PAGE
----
… I mean, most parents want to avoid talking about difficult things, and so we do avoid [them], but I would say, especially in the Latino culture, there’s the idea that you keep moving forward, and you don’t show your kids that something affects you — and that actually can be difficult for children because then they grow up thinking, “Well, what’s wrong with me? Why am I having a hard time with it? Look at my mom, she had nine kids, and she could do it all.”

Speaking of culture, what other cultural beliefs or dynamics within Spanish-speaking immigrant families might lead to these challenges or barriers of care?

Well, it’s something that I mentioned earlier, but obviously, it’s always been an issue — is that parents are working so much. And especially when kids are younger, they might be home more, but when they become preteens and teens, parents are like, “OK, I’m working.” And so, they’re just not available for their kids as much and of course, it’s necessary to work, but there’s not a lot of time spent with your kid.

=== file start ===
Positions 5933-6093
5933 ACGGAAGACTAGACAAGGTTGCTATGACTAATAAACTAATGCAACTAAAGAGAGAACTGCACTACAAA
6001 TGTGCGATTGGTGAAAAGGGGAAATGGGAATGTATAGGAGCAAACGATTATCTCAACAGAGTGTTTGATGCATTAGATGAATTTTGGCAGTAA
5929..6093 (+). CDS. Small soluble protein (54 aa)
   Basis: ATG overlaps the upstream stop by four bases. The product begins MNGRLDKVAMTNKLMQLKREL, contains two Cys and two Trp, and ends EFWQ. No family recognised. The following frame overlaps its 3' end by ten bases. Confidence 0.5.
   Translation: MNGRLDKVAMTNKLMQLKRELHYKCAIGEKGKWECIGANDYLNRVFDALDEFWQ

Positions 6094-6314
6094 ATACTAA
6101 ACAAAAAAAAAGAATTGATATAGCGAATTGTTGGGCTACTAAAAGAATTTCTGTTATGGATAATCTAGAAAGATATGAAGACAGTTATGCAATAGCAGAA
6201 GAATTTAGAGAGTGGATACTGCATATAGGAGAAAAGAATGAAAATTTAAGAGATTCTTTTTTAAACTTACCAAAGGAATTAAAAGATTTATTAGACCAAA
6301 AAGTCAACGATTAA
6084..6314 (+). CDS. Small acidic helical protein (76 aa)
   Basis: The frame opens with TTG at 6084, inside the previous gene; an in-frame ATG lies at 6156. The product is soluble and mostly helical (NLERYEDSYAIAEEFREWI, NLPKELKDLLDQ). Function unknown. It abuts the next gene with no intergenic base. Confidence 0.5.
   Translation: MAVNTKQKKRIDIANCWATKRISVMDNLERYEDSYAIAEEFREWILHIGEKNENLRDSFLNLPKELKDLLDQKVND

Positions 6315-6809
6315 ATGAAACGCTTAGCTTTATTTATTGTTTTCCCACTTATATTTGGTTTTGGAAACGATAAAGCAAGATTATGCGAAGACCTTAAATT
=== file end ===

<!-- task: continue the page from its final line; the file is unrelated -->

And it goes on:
I think the other beliefs are kind of that they have it easy — that some life in the U.S. is just so kind of cushy, and they shouldn’t have a difficult time, like they shouldn’t be depressed because their life is not that hard. I mean, so many people, adults that I hear, they’re just like, “We just didn’t have anxiety when I was growing up. There wasn’t such a thing.”

So, how can youth struggling with mental health challenges seek help?